Editing: What You Want From an Editor

Don’t pick the first person with a fancy bowtie you see.

Whether you have set up a new website for your business, written a bunch of articles for your own newspaper, or just completed your first manuscript, you need an editor who can proof your work properly. Some are skilled in particular professions, like books or magazines. Others are jack-of-all-trades types, whose skills range across the spectrum. You might only want a proofreader to check your grammar and spelling. Or you may want the big guns of a developmental editor, who will give you advice on how to restructure your entire novel. A good editor will be able to provide whatever services you require, as well as being:

  • Professional – An editor should conduct themselves and their business with the style and skill of a CEO. They should be able to answer all of your questions and have the ability to help you out – or have the humility to refer you to someone better suited. Every profession is technically a competition, but editors should want to make projects as best as possible, and if they can’t help, they should be more than willing to direct you to a person who can. In line with this, they should also be polite and friendly, regardless of any difficulties that may arise.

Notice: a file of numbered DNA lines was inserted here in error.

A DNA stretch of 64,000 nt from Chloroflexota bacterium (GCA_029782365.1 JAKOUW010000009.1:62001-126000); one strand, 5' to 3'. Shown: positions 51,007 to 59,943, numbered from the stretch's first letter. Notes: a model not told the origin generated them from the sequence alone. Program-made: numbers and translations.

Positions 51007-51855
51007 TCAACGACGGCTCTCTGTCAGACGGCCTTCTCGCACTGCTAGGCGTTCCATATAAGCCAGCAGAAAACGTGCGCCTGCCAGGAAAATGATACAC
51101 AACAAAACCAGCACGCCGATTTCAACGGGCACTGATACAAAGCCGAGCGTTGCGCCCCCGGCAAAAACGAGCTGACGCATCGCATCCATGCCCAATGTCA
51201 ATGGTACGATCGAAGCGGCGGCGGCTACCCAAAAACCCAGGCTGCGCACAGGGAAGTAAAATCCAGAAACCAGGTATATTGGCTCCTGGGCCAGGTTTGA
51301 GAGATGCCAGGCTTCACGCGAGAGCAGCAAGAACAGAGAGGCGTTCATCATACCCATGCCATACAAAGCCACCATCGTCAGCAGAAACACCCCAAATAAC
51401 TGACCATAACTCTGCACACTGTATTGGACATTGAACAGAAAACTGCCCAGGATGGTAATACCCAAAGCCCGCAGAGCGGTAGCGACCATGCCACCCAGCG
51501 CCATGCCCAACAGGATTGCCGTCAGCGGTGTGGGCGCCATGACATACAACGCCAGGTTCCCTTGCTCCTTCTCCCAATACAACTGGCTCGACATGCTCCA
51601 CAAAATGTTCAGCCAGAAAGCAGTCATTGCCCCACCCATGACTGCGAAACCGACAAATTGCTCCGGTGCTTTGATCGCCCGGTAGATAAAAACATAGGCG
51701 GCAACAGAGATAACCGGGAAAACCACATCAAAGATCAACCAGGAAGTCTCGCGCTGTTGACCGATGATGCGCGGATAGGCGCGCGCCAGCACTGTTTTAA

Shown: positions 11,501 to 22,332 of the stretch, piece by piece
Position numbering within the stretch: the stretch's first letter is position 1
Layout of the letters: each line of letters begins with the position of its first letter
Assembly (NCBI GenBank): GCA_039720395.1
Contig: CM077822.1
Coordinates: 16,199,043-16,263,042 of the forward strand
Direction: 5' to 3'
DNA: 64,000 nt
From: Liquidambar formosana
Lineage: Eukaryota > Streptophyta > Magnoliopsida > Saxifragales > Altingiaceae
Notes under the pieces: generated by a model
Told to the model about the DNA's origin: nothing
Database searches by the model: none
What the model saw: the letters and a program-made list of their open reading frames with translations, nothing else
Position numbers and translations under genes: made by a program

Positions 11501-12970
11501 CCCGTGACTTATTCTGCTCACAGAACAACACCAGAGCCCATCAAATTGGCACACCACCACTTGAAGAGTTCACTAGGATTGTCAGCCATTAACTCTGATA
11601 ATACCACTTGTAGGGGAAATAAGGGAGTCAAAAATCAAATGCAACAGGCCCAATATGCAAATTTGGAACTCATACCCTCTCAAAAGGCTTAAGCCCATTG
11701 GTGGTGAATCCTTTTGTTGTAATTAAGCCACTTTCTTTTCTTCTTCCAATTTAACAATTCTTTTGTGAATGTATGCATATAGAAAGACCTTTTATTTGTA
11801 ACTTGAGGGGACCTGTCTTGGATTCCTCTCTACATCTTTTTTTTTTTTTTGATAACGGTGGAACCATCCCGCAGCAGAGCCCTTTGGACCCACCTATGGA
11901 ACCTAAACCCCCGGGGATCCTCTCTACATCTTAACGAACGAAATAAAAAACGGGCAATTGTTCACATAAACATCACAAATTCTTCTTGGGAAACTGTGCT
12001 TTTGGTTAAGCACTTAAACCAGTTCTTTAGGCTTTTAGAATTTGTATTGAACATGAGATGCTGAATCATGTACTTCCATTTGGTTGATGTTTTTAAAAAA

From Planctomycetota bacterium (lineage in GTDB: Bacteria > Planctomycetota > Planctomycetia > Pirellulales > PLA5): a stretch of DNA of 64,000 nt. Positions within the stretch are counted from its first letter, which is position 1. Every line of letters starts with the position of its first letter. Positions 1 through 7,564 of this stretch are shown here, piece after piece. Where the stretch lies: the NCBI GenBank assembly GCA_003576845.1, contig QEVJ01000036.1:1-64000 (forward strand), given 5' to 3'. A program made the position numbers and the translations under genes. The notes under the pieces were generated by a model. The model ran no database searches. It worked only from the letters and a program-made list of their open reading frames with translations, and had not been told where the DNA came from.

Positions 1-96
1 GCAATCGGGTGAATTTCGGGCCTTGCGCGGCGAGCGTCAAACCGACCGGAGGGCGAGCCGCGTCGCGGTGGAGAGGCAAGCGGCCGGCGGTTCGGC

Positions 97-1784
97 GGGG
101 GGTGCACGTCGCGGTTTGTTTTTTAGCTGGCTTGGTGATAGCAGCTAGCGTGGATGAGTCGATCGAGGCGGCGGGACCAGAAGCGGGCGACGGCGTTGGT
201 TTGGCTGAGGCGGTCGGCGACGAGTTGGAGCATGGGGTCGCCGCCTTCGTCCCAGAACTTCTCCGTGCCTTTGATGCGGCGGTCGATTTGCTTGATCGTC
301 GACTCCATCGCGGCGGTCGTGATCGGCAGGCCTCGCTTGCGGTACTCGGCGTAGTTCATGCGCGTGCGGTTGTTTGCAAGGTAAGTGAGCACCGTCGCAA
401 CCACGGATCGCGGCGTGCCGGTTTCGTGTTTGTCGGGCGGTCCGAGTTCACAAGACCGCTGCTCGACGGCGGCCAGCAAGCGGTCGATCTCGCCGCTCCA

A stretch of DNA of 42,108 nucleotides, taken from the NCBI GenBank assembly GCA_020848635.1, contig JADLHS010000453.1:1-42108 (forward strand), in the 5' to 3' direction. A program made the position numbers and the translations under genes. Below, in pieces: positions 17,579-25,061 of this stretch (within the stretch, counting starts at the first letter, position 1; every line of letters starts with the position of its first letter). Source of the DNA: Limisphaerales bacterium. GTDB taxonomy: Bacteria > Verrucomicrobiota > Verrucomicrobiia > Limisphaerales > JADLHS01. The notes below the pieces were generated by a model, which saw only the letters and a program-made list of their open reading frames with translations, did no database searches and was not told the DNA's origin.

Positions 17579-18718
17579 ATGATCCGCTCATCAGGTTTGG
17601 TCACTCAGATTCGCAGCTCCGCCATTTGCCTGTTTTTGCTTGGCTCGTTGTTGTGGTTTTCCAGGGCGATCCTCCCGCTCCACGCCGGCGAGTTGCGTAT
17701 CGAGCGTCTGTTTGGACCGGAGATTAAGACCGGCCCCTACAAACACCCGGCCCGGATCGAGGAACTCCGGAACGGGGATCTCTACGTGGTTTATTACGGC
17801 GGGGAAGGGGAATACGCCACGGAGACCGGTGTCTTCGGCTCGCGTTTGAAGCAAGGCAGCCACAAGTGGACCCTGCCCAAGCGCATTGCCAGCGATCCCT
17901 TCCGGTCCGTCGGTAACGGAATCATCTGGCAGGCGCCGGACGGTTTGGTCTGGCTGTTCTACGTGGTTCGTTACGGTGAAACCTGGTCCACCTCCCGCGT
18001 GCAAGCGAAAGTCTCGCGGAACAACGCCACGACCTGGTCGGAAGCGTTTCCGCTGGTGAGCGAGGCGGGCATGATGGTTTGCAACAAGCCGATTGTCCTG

• Skilled – A bit obvious, of course, but an editor should be good at what they do. They should be able to tell you their weaknesses, as well as their strengths, and have the knowledge necessary to help you with your project, whatever it may be.
  • Communicative – An editor needs to have good communication skills, especially since much of the conversation will probably take place via email or other text-based method. They should be able to provide clear direction, straightforward advice, and understandable edits.
  • Logical – Besides grammar and punctuation, an editor needs to know what it’s important and what isn’t. A proofreader has less control than a developmental editor, but all editors should be able to provide advice in regards to whether a section of text simply doesn’t make sense. They should also know when to bend the rules a little, especially for informal writing or novels.
  • Timely – An editor should deliver work by the deadline, or at least inform you well ahead of any late work.
  • Adaptable – Technology marches on, rules are altered, and people change their minds, so an editor needs to be flexible. They need to keep up with new editing software and CMSs, as well as different file formats. As MLA or AP or Chicago style guides reflect the times, so too should the editor. And if the author decides that long, run-on sentences are better than short ones, an editor should acquiesce. (Of course, should a request prove to be too unreasonable – replacing commas with periods, for instance – an editor should feel free to say so.)

What other attributes should a good editor have? Share in the comments below!

“Day 11 Oct. 15” by sj_sanders is licensed under CC BY-NC-SA 2.0.

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